I was the queen of raffle ticket sales at the American Cancer Society Jazz Festival of 1995. I rocked my bright yellow cotton bike shorts (those were so in), my converse sneakers, and my commemorative t-shirt, which was an adult small, so basically wore like a tent. I didn’t tie the shirt at the bottom or do anything cute, I just rocked that tent shirt loose with my 90s shorts and asked every single person in the park to buy a raffle ticket. I distinctly remember going back to families more than twice and saying, “do you think you’re ready to give to a good cause?”. I laid it on thick.
Walking up to Casa Teresa today for Boyd’s first act of giving was based on a lot more than just the spirit of the season. Most of the time I honestly don’t feel like I do enough. I don’t feel like I am deeply compassionate enough or giving enough, especially since we have so much. I even have a business that helps other companies create community outreach programs, but it still feels like it’s not the right amount of giving back.
I think it’s a “me problem”. It’s just my own issue – my obsession with doing the right amount of everything.
My mother raised me volunteering alongside her, and it stuck with me. She took me to the fundraisers, had me there for people’s wig fittings and head shaving parties at her salon, and drug me into morning Rotary meetings at 7am. She got me fully immersed in all community activities, whether kids were welcome or not. I doubt she asked permission, and I worked so hard at any assigned task that no one cared.
I learned years later, after we had moved away from the town we cared so much for, that my mom used to help abused women get career counselling and get cleaned up and back in to the work force. I think it was the only giving she excluded me from, trying to keep a little distance between me and the harshness of some realities.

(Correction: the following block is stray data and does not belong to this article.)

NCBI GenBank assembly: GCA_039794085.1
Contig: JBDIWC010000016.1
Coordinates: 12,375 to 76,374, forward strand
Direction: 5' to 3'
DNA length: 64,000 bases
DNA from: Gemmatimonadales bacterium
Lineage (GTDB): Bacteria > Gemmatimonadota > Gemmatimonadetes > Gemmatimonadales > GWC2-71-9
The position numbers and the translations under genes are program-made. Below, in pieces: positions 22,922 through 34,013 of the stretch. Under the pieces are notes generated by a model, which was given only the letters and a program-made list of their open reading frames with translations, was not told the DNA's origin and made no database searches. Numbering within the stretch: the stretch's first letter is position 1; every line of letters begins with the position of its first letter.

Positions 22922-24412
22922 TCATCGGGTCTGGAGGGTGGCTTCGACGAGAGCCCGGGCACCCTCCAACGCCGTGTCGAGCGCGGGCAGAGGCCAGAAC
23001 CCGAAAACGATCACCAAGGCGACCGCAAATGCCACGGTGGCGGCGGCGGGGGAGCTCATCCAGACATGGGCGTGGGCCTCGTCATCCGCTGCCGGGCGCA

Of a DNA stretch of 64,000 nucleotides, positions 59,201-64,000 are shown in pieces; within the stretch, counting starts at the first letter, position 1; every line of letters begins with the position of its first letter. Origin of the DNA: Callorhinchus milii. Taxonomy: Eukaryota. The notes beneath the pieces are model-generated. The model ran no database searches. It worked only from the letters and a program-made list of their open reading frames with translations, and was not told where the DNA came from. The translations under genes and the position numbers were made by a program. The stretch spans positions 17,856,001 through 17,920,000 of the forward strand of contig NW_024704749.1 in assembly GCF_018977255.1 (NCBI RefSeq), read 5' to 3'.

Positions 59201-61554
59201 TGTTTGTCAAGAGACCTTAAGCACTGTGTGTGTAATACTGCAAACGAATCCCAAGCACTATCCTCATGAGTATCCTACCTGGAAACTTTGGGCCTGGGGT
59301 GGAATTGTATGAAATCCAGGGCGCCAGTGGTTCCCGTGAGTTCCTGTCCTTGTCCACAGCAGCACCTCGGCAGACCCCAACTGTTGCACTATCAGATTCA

She didn’t know then that she set me onto a path, and neither did I. Now, regardless of the right amount of good or giving, I get to help people every day. I get to teach my son about giving when you have more than enough. Note: you always have more than enough of something.
As we came home today from Old Town Orange with the sweet little antique shops and holiday boughs strung from lamp to lamp above the streets, I felt that old time feeling from when I was a kid. A sign of contentment. Boyd won’t remember the day, but it still felt good to honor the tradition, to go the extra 12 miles out of town, and to give from our overflowing cup.
Today, it felt like enough.
In honor of my childhood nostalgia, I whipped up some mac n’ cheese with a twist. Recipe courtesy of dear friend, Robyn Holland of Sweetish.